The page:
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300 - 1500

Medieval Europe. 300 - 1500. 1. Kingdoms and Christianity – 300 – 1250 2. The Early Middle Ages – 800 – 1215 3. The High Middle Ages – 1000 – 1500. Mr. Schenk. 300 - 1500. The Early Middle Ages. 800 - 1215. 1. Charlemagne’s Empire 2. New Invaders

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300 - 1500

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  1. Medieval Europe 300 - 1500 • 1. Kingdoms and Christianity – 300 – 1250 • 2. The Early Middle Ages – 800 – 1215 • 3. The High Middle Ages – 1000 – 1500 Mr. Schenk

  2. 300 - 1500 The Early Middle Ages • 800 - 1215 • 1. Charlemagne’s Empire • 2. New Invaders • 3. The Feudal and Manorial Systems • 4. The Growth of Monarchies • 5. Power of the Church • At the outset of the early Middle Ages, western Europe was a land without an empire • New forms of community took hold • Christianity spread throughout western Europe • Strong, new political systems also arose, uniting much of Europe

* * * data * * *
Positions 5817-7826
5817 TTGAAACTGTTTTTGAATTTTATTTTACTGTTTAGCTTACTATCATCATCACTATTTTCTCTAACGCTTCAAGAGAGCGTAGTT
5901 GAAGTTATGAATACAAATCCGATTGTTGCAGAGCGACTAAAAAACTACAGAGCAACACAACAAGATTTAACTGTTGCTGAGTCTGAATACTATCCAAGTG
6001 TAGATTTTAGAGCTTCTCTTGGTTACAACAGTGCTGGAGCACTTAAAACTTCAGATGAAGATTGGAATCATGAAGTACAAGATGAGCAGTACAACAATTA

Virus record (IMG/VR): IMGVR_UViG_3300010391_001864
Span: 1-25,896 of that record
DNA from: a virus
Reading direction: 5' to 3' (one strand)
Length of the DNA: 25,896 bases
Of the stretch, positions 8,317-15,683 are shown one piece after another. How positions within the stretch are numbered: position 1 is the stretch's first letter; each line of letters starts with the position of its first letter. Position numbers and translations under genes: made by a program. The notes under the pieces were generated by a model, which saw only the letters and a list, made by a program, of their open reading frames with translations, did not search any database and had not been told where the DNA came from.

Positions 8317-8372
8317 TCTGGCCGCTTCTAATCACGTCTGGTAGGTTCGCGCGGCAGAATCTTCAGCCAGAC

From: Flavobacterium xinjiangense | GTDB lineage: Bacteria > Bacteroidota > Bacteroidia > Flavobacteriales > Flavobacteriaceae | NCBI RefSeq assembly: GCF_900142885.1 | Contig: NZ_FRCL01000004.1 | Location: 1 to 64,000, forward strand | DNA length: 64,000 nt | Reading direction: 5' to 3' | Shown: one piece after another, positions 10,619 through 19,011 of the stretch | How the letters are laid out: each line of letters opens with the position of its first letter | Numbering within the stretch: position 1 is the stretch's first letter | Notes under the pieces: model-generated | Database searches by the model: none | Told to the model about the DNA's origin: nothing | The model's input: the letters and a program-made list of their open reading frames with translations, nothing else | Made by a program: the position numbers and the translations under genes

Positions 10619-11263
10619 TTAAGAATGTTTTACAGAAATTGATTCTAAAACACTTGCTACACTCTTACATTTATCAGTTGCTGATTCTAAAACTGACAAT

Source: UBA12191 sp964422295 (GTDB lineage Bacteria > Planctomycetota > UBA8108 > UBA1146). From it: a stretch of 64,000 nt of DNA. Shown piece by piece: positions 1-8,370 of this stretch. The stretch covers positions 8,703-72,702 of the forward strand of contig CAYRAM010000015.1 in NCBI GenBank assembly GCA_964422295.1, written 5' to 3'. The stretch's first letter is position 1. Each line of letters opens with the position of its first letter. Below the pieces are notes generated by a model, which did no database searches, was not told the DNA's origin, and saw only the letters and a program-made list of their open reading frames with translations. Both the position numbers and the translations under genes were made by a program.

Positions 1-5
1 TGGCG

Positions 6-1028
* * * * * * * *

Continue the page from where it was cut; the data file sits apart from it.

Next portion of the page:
3. 1. Charlemagne’s Empire 300 - 1500 • With the , Europe had entered into a period of political, social, and economic decline. • Small kingdoms competed to control the lands once under Rome’s central authority • Among these kingdoms, were the Franks

  4. Building an Empire 300 - 1500 • By the 800’s, the Franks ruled much of western and central Europe • Leaders most influential in the successes of the Franks belonged to one family – the Carolingians • The family of • Grandfather – Charles Martel – served as a political advisor to the king • His son – Pippin III – the first king of the Carolingians • He passed to his son Charles